Take That, Rosetta!

This post was inspired by the Daily Post: That That, Rosetta!

If you could wake up tomorrow and be fluent in any language you don’t currently speak, which would it be? Why? What’s the first thing you do with your new linguistic skills?

My favorite language is Italian, but I wouldn’t choose it because I already can understand it quite a bit thanks to my native Spanish tongue and a few years of French classes.

Plus, Italian isn’t very useful unless you go to Italy or at an Italian restaurant in London, well, not even then. When I lived in London, I used to walk by an Italian restaurant that was on the way from Paddington station to my flat. There was a waiter there that would hang out outside the restaurant and he would talk to me whenever I walked by. It didn’t feel like he was hitting on me at all, it was just friendly talk. But the point of the story is that he would talk to me in Italian, I would respond in Spanish, and somehow we would have a conversation. Oh and we both spoke English but we didn’t use it. I think it’s really cool how that can happen.

Anyway, to answer the question, I would like to wake up knowing fluent Hindi because it is the number 4 most spoken language by native speakers in the world, and I have a long history with India and believe it will continue. I would love to go back to India and be able to communicate in Hindi instead of English.

I am currently fluent in English and Spanish, followed by knowing the basics in French and Italian, followed by knowing how to read Russian (but can’t understand it), followed by knowing a few words in German and Hindi. It would be awesome to wake up one day being fluently trilingual.

Here is an FYI:

Top 5 languages spoken in the world by native speakers (source):

languages world spoken

How about that? I had no idea Spanish had higher numbers than English. I really don’t know why Spanish isn’t a required class in American schools, being so close to Mexico and having so many Hispanics immigrating to the country. Even my husband refuses to learn. Well, refuse is a strong word, but he’s just not interested. He says he tried and failed years ago and he never thought he would marry a Mexican.

This reminds me of a joke you might have heard before:

“If you call someone who knows two languages “bilingual” and someone who knows three languages “trilingual,” what do you call someone who knows only one language? —- An American.”

Which language would you choose?

5 thoughts on “Take That, Rosetta!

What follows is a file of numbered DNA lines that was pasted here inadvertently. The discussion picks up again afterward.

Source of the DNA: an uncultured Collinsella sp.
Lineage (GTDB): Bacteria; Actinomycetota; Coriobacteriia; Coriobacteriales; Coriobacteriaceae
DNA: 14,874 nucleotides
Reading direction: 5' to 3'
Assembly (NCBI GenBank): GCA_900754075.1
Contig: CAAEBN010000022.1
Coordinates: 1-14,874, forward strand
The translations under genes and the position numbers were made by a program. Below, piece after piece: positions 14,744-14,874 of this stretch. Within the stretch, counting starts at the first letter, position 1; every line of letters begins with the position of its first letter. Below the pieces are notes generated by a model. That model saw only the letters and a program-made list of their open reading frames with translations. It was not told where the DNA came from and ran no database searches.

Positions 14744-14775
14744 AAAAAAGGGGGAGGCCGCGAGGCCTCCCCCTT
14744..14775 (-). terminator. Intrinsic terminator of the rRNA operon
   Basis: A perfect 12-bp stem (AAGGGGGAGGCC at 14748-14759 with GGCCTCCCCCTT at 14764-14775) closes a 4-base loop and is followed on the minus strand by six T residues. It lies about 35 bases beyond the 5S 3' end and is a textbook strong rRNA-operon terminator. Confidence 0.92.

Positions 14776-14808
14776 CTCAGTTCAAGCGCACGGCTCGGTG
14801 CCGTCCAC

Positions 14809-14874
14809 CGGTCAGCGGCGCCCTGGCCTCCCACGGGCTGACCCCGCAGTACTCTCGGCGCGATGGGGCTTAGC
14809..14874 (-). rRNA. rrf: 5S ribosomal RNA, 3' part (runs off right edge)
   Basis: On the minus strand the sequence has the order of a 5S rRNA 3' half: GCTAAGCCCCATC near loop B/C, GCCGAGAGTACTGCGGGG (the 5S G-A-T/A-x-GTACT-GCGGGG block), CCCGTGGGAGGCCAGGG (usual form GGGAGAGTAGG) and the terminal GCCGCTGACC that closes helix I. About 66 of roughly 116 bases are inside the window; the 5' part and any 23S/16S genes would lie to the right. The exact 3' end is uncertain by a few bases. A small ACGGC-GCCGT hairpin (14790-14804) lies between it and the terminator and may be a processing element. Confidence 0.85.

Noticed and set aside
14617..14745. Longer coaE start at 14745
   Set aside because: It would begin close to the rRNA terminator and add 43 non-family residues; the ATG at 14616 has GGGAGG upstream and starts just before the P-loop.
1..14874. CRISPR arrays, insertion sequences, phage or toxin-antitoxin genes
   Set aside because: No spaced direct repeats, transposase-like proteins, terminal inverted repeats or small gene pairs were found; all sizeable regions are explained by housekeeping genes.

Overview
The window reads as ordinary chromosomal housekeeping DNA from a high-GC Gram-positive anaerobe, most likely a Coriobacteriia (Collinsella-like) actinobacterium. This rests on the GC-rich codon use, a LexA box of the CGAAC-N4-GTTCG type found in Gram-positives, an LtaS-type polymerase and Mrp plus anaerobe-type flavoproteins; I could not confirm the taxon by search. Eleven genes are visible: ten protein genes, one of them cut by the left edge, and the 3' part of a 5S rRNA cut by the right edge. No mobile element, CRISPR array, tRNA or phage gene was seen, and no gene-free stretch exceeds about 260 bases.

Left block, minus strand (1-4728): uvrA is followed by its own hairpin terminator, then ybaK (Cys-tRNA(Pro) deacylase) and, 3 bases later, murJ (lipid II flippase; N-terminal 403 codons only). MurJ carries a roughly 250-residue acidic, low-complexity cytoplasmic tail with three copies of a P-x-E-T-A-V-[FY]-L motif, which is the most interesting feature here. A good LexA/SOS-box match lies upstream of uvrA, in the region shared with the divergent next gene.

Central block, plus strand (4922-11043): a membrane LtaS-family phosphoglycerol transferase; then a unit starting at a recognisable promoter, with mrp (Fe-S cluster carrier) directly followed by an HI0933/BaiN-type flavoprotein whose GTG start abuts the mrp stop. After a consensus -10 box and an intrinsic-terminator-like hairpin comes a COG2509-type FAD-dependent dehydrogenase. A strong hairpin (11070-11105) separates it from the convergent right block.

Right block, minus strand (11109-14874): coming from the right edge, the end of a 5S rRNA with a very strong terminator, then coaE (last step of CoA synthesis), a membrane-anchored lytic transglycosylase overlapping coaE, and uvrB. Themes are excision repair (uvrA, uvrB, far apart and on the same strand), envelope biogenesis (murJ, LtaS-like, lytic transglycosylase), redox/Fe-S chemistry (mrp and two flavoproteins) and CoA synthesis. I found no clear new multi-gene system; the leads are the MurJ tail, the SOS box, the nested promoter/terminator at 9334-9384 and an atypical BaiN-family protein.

1. Can I order Spanish and French please? I can speak some of each but definitely not fluent.


    1. Haha… it’s cute you “placed an order”. Sure! Any orders are allowed in fantasy and dreams.


  2. Hindi is actually quite difficult, especially when it comes to pronunciation. Reading, writing and understanding spoken Hindi is something that can be mastered but for someone from the West, speaking like a native is very, very hard. In fact, so hard, that in all my life I have not heard or seen a single convincing example either in real life or in youtube. There may be a few but it’s gotta be a small number.

    Most Indians are pleased to see a foreigner take the trouble to learn their language so they would go out of their way to be super polite and say something like “you speak very well” when in fact the reality is something that actually sounds borderline ridiculous. I think it is because of the concept of aspirated and unaspirated consonants, which in a few cases additionally have a soft and hard counterpart (though I am making this distinction for explaining it, in reality, they are all distinct and separate consonants) – something that’s non-existent in Western languages.

    My daughter, born and raised in the US, still can’t get it right despite my having spent countless hours in trying to get her say it right. The problem, apparently, is that she can’t even hear the difference between the soft/hard aspirated/unaspirated consonants so it is nearly impossible to get her to say it right when it all sounds the same to her.

    On the other hand, it is easy to read/write and understand because unlike Western languages it is 100% phonetic i.e. you write exactly how you speak. The only analogy I can give is how Western music is written. A musician would instantly know how it would sound just by reading the score.
    However, since you know multiple languages already, it could prove easier for you.


    1. Thanks for your explanation. My native language is Spanish which is also a phonetic language, so I know what you mean when you say that. When I started learning Hindi, I was only learning the spoken language through an auditory method in which you hear before you read so that your brain doesn’t create it’s own pronunciation based on the languages it already knows.


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